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Tidewater Inc. (TDW) Q2 2018 Earnings Conference Call Transcript

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TDW earnings call for the period ending June 30, 2018.

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Tidewater Inc (TDW)
Q2 2018 Earnings Conference Call
Aug. 14, 2018, 11:00 a.m. ET


  • Prepared Remarks
  • Questions and Answers
  • Call Participants

Prepared Remarks:


Welcome to Tidewater's 2018 Second Quarter Earnings Conference Call. My name is Paulette and I will be your operator for today's call. At this time, all participants are in a listen-only mode. Later, we will conduct a question-and-answer session. (Operator Instructions) Please note that this conference is being recorded. I will now turn the call over to Jason Stanley, you may begin.

Jason Stanley -- Director, Investor Relations

Thank you, Paulette. Good morning, everyone and welcome to Tidewater's earnings conference call for the period ended June 30, 2018. I'm Jason Stanley, Tidewater's Director, Investor Relations and I'd like to thank you for your time and interest in Tidewater. With me this morning on the call are our President and CEO, John Rynd; Quinn Fanning, our Chief Financial Officer; Jeff Gorski, our Chief Operating Officer; and Bruce Lundstrom, our General Counsel and Secretary. Following a few formalities, I'll turn the call over to John for his initial comments, to be followed by Quinn's financial review. John will then provide some final wrap-up comments and we'll open the call for your questions.

During today's conference call, we may make certain comments that are forward-looking and not statements of historical fact. There are risks, uncertainties and other factors that may cause the company's actual future performance to be materially different from that stated or implied by any comment that we may make during today's conference call. Please refer to our most recent Form 10-Q for additional details on these risk factors. This document is available on our website. Also during the call, we will present both GAAP and non-GAAP financial measures, a reconciliation of GAAP to non-GAAP measures is included in last evenings press release. Finally, while we are continuing to plan for the integration of GulfMark, our comments related to the transaction will be limited to our prepared remarks. If there are updates related to the deal, we'll announce them broadly. With that, I will turn the call over to John.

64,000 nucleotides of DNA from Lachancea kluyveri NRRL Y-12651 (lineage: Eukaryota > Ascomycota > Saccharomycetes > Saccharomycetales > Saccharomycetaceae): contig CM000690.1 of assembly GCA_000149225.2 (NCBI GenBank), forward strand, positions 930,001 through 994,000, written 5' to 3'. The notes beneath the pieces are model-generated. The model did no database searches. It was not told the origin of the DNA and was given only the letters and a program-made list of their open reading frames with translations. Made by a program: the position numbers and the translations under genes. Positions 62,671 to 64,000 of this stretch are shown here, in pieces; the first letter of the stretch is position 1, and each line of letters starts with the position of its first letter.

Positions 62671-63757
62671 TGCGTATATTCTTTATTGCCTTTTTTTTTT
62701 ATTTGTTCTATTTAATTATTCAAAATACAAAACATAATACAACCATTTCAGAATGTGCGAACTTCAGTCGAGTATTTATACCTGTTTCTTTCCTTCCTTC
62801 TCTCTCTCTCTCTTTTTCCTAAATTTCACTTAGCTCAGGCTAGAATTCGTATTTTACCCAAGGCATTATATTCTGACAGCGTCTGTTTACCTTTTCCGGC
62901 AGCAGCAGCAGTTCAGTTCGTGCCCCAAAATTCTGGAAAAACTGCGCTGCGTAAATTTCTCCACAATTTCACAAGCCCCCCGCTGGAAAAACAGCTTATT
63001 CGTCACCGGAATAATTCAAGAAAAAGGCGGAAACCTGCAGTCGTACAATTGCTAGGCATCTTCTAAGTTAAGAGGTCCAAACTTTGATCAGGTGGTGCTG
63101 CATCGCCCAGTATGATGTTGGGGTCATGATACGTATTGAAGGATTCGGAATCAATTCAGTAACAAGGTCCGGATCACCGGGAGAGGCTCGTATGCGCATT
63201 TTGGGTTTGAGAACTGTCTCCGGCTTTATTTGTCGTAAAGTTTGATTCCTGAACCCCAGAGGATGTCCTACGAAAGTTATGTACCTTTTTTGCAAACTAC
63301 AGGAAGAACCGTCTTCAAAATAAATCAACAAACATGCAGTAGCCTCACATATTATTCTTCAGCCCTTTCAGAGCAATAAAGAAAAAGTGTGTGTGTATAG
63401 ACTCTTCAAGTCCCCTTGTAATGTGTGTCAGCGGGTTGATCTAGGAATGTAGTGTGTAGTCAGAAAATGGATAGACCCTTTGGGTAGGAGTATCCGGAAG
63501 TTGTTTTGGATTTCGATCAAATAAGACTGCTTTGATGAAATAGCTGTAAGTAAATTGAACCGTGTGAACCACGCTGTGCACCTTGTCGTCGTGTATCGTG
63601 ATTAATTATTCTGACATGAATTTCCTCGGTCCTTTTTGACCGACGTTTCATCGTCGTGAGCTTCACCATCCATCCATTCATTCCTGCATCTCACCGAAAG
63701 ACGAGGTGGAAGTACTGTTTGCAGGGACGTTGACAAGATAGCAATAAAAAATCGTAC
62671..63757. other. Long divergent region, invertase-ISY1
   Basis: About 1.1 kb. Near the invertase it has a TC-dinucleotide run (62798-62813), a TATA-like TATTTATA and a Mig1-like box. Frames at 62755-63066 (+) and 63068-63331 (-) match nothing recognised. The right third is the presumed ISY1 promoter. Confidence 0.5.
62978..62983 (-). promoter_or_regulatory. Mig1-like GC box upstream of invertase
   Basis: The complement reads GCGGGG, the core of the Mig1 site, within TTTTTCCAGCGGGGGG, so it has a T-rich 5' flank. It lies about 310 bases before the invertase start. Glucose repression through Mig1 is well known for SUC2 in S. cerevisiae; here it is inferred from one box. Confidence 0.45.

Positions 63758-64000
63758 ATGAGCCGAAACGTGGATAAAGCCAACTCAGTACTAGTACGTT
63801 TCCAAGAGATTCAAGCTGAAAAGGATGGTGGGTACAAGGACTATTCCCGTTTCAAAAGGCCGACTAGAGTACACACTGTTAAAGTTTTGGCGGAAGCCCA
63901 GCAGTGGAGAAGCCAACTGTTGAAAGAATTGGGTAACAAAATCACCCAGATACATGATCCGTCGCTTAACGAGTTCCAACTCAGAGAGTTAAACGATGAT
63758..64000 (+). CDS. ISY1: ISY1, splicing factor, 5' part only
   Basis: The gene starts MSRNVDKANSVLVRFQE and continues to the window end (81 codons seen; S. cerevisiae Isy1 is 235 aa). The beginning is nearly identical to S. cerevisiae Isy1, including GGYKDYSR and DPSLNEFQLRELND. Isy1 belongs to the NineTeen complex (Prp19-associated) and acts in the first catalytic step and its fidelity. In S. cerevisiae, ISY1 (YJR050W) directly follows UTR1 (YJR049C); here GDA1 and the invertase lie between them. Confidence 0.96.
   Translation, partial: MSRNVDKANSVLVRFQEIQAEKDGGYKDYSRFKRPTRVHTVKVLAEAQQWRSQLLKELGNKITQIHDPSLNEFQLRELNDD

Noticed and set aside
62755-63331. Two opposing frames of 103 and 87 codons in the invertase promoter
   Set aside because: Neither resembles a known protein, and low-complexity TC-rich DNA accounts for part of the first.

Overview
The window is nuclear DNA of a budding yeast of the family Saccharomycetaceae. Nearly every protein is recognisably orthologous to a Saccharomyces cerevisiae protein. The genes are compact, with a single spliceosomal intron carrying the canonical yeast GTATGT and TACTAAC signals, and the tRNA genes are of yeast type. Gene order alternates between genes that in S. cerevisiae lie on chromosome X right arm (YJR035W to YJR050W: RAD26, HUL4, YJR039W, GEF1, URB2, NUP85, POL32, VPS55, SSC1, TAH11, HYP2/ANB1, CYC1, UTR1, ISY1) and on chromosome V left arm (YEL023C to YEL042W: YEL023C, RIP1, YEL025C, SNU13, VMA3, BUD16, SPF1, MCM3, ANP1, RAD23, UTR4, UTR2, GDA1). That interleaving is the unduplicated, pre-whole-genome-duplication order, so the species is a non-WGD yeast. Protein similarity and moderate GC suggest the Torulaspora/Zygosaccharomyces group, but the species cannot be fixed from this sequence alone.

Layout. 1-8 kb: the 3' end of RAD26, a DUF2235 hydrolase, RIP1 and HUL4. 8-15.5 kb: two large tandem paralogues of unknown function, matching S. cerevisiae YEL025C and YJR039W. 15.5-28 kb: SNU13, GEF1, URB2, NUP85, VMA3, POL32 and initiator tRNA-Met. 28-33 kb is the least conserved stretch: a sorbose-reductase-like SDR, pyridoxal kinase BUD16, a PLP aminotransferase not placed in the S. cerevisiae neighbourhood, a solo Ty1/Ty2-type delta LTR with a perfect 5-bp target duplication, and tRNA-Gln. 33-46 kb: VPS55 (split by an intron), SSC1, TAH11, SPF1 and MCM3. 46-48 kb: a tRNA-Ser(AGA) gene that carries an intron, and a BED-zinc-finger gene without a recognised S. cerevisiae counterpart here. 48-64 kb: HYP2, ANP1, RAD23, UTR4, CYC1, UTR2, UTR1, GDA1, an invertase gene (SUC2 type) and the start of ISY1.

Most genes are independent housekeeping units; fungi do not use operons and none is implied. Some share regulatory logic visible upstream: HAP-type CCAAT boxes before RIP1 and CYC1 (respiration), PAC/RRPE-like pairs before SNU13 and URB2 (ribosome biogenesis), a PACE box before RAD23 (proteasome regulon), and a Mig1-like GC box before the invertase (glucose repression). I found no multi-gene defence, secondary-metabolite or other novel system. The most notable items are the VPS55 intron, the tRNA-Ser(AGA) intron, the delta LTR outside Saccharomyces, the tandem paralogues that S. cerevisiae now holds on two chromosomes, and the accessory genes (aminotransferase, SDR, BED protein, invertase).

John Rynd -- President and Chief Executive Officer

Thank you, Jason. Good morning everyone, and thank you for joining the Tidewater call. For the second quarter of 2018, we reported a net loss of $10.9 million or $0.44 per common share on revenues of approximately $106 million. EBITDA for the quarter ended June 30 was $16.2 million, which includes $3.2 million of stock-based compensation expense, $6.8 million of foreign exchange loss, $1.5 million of professional service costs related to our proposed combination with GulfMark, and $4.9 million of dividend income related to our Angola joint venture. In a few minutes, Quinn will discuss our financial results in more detail. Strong execution by our team in the June quarter as reflected by industry leading safety and similar metrics and positive quarter-to-quarter trends in active and overall utilization, vessel revenues, and vessel operating margin all contributed to better results relative to the March quarter.

As I stated on our last earnings call and as demonstrated by our results in the June quarter, we continue to feel we maybe in the early stages of a market recovery. Commodity prices and service pricing remain constructive, which we believe will provide a helpful backdrop as key customers kick off their annual budgeting process this fall and begin to determine their 2019 offshore spending plans. In recent months, the working offshore rig count has generally been trending in a positive direction and recent contract awards, tendering activity, and customer dialog, all point to higher demand for offshore capital equipment including rigs, OSVs and FPSOs.